"In every department we have somebody who speaks Spanish," she said. "We were literally covering every single angle of it, because if the salesperson speaks Spanish but the finance person doesn't, you lose all the great things that you did at the beginning."
The strategy has produced clear results. Sales have more than doubled, while profits quadrupled, she said. Business has increased throughout the operation, turning the store into AutoNation's top dealership for finance and insurance revenue per vehicle and one of the region's top sellers of certified used vehicles, Eubanks said.
The dealership, which ranked around 170th among Ford retailers in terms of sales when Eubanks became general manager in 2012, was 20th last year. It was the sixth most-profitable Ford dealership in the country, she said, and it won Ford's Triple Crown award, which recognizes stores that concurrently rank among the best in sales, service and customer satisfaction, for three years in a row. (Only 21 of more than 3,000 Ford Motor Co. dealerships won the Triple Crown in 2015.)
AutoNation, which Eubanks said was initially skeptical of her heavy investment in courting Hispanics, now is using the dealership as a model it hopes to replicate elsewhere.
Besides breaking down language barriers, the dealership has taken steps to build its presence in the area's Hispanic community by sponsoring and participating in cultural events. It belongs to the local Latin American chamber, Camara de Empresarios Latinos de Houston, and advertises heavily on Hispanic TV and radio.
The store's e-commerce and business development manager, Moses Ballesteros, often takes vehicles, banners and credit applications to concerts and golf tournaments to start building relationships there instead of waiting for shoppers to walk in the door.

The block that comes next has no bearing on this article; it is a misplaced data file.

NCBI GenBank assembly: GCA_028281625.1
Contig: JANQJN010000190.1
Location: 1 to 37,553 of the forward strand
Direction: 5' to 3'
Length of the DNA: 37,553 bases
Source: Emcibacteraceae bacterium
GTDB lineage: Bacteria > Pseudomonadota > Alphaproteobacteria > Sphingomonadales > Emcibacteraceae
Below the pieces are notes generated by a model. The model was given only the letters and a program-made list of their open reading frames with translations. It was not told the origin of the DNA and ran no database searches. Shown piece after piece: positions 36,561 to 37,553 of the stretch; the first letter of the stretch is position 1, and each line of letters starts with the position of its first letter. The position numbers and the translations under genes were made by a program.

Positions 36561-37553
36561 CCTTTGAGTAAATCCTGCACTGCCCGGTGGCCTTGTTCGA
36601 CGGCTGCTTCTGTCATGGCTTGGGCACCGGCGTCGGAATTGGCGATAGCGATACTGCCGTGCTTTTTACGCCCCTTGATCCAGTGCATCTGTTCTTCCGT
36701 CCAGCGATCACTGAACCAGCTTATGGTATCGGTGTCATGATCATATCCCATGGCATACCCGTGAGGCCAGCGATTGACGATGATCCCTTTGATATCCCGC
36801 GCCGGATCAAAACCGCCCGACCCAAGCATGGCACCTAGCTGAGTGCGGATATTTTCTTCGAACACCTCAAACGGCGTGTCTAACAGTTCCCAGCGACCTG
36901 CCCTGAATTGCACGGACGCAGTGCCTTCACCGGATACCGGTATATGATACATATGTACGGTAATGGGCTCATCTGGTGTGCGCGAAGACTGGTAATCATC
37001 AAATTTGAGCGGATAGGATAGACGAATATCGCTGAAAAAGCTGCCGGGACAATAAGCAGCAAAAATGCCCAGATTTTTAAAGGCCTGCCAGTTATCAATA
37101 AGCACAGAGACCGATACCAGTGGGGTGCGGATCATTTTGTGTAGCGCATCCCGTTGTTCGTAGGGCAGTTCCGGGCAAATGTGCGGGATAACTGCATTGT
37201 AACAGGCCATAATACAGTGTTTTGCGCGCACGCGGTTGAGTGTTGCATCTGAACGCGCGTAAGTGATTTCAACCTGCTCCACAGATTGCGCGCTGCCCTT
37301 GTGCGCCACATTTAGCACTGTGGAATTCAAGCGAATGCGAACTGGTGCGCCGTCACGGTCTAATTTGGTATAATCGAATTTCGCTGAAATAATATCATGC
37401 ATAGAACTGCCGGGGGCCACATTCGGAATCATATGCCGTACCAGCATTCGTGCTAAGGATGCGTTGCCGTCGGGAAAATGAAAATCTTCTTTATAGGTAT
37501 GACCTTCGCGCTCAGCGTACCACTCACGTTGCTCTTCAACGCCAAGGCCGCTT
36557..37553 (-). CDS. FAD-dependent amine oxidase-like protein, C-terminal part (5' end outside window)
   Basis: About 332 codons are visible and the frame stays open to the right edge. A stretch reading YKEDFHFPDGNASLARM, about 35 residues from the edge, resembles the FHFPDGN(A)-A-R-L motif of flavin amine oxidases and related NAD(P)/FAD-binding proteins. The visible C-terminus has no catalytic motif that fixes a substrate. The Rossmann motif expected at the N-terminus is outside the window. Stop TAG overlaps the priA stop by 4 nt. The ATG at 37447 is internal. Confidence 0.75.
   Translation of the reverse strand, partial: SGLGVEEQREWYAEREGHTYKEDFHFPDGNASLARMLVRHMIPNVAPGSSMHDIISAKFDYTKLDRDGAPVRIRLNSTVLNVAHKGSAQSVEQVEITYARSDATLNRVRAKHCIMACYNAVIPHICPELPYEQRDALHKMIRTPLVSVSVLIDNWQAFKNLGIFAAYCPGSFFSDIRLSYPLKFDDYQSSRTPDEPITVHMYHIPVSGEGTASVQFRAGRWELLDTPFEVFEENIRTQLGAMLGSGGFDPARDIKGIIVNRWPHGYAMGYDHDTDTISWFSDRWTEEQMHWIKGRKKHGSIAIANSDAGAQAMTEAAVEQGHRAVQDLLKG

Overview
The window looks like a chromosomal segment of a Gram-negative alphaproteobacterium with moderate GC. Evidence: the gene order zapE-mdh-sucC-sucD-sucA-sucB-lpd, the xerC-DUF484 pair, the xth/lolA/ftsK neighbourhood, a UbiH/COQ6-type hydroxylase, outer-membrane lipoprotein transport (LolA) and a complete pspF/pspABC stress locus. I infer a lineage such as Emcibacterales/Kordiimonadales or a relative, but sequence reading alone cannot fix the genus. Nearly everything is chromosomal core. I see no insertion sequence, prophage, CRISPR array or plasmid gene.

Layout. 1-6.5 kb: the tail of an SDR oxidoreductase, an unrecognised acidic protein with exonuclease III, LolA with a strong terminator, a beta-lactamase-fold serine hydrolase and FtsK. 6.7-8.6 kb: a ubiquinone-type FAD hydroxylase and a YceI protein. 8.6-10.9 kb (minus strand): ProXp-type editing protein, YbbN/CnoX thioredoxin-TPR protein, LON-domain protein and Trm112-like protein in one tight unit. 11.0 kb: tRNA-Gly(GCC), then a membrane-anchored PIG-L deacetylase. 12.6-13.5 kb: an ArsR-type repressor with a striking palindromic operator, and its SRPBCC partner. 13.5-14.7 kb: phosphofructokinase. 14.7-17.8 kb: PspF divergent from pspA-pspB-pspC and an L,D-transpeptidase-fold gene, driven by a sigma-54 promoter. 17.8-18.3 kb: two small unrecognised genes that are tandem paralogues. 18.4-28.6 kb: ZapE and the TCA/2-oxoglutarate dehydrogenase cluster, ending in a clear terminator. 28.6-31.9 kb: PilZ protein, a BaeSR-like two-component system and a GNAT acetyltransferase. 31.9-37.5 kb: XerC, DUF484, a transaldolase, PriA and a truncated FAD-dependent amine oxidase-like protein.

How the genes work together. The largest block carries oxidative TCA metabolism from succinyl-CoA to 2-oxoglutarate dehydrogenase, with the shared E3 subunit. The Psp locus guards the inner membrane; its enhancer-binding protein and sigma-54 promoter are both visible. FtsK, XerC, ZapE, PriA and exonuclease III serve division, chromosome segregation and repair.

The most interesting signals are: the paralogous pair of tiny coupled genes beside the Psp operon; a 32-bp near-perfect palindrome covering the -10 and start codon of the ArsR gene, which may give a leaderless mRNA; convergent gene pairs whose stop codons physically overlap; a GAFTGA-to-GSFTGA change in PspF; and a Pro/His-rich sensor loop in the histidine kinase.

"We do a lot more than just having a full bilingual crew," Ballesteros said. "We go to them. We try to expose ourselves, share the culture to show that they are welcome and try to create more shared experiences."
Ballesteros said it's not just about having staffers who can speak Spanish with Hispanic customers. He credits Eubanks, an Automotive News 40 Under 40 honoree in 2014, with putting talented people in the right jobs to make the dealership succeed.
"It doesn't happen overnight," he said. "It's a lot of coaching and training involved."
Early on, Eubanks said she had to counter some common perceptions about Hispanic car buyers -- that they have bad credit, don't pay their bills or won't have the necessary paperwork.
Now that Hispanics account for such a large portion of the store's customer base, she said loyalty rates are extremely high and that satisfied buyers send family and friends there in large numbers.
"One of the great things about Latinos," said Eubanks, who started selling cars at age 22 in El Paso, Texas, and is now 40, "is that if you treat them right they're the kind of people who will share their experience with other people.
"You're attracting everybody else that they surround themselves with."